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Ben Jones
Ben Jones, UK Lawyer
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I have joined a new company to work for as a self employed

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I have joined a new company to work for as a self employed heating engineer. The company is a well known rather big maintenance company( in London, UK. The problem is, that there is no contract, what the company pays us as self employed engineers, there is some rates per hour, but not in a contract. It is very unclear how much my earnings are. My direct manager is telling me rates that are not being payed, there is no detailed description or contract between us. It takes weeks to figure out that something is wrong, they pay monthly. For example one day they sent me around London to repair boilers, the usually promised pay was so different (they told me the client is credit account client and it pays based on 15 minutes or 30 minutes), that my parking and fuel was barely covered. There was an another job where I made a loss by working 4 hours included my driving.
Ben Jones : Hello, my name is ***** ***** it is my pleasure to assist you with your question today. What is your specific query about this?

Are they allowed to operate without a clear contract, where the contract specifies every situation payment wise between us the subcontractor and them the maintenance company. If they are not allowed, what can I do?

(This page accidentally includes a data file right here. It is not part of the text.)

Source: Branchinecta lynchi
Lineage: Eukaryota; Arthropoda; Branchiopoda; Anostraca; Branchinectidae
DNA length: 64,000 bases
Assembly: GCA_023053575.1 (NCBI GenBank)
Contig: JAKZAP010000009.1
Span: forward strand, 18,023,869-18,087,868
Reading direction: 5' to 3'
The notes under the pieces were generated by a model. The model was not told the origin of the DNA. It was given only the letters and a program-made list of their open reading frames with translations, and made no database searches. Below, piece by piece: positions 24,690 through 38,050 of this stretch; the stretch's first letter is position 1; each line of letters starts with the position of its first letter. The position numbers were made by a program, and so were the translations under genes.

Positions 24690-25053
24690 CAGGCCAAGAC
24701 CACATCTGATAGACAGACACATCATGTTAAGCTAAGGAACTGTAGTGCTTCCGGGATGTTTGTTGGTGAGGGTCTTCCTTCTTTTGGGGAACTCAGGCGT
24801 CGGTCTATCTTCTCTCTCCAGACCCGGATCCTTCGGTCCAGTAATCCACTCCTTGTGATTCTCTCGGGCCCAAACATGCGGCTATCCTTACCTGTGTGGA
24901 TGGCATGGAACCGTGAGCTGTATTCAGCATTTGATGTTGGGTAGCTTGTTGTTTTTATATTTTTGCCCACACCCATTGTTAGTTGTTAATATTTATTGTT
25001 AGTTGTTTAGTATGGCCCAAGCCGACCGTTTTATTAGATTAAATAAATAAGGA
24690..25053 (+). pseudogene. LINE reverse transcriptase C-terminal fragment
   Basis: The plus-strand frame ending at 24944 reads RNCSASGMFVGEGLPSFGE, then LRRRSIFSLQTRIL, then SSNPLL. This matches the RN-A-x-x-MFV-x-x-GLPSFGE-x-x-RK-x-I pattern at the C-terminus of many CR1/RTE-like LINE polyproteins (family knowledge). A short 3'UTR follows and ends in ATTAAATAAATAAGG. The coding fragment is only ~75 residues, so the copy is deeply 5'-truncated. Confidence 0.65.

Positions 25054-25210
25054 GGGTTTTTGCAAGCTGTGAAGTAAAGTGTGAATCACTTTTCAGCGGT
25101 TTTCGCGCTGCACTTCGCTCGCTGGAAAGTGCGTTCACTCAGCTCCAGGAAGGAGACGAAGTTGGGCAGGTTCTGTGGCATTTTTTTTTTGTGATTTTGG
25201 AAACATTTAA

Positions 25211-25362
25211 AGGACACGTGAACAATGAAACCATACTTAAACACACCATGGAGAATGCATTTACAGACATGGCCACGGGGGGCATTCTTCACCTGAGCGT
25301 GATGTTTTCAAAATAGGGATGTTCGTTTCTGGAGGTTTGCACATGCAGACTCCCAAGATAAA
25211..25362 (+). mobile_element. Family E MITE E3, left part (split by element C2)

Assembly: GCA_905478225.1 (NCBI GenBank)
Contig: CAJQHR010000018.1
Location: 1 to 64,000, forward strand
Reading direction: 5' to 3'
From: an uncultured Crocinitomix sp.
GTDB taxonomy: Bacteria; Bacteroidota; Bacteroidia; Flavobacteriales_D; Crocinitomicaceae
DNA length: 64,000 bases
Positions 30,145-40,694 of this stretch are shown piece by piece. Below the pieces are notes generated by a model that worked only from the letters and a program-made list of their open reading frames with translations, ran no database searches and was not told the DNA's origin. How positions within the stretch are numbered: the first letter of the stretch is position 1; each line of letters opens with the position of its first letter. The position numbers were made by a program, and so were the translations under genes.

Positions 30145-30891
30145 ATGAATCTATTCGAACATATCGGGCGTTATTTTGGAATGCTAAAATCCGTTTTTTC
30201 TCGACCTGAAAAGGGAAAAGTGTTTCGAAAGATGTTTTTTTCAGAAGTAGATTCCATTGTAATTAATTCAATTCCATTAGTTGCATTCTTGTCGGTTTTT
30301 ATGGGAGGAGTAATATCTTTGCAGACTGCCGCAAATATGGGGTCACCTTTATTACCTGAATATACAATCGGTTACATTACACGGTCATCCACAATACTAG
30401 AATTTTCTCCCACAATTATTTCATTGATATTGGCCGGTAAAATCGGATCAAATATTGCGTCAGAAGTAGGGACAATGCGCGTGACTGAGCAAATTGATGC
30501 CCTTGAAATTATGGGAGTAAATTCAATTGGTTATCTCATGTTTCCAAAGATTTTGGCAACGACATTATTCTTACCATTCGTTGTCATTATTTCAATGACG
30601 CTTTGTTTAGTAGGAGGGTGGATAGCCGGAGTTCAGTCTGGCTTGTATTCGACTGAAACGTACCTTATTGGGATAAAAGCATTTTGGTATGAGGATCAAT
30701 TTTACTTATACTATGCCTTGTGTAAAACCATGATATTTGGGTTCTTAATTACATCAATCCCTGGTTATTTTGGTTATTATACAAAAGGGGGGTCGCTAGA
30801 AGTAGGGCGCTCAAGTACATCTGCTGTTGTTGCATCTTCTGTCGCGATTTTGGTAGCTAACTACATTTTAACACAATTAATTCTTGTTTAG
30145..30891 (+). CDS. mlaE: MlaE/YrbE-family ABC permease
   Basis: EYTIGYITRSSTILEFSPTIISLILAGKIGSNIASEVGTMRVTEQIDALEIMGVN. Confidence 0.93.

Ben Jones :

There is no law that says self employed workers must have a written contract in place. This only applies to employees but these are not have the same employment status as self employed so as someone who is self employed, you will not have the legal right to ask for a written contract. Of course most employers will have something in writing so that both parties know where they stand and to avoid any disputes, but this is not a legal requirement. Regardless of whether there is a written contract in place or not, an implied contract would exist anyway and the terms of that would be determined by what was agreed at the outset or verbally between the parties. So it could be that some terms were agreed at the beginning, through discussions between you and the employer, the usual arrangements that have taken place over time, etc.

There is nothing stopping you from asking for a written contract or at least something in writing which will clarify the terms under which you are working., However they do not have to issue that and in that event you really have a couple of options – one is to leave the company if you are unhappy with how this situation is being dealt, the other is to consider making a claim for any money you believe you are entitled to but which has not been paid. However, that would require you to go to court and at the same time it means the employer could consider terminating your employment because they can do that at any time (you do not have rights against unfair dismissal if you are self employed).

Hope this clarifies your position? If you could please let me know that would be great, thank you

Ben Jones :

Please let me know if this has answered your original question or if you need me to clarify anything else for you in relation to this? Thanks


Thank you Ben

Ben Jones :

you are welcome, all the best

Ben Jones :

Hi, can I just check if you are happy with the response above and are happy to rate it?


I have tried , but it needs to be closed first.

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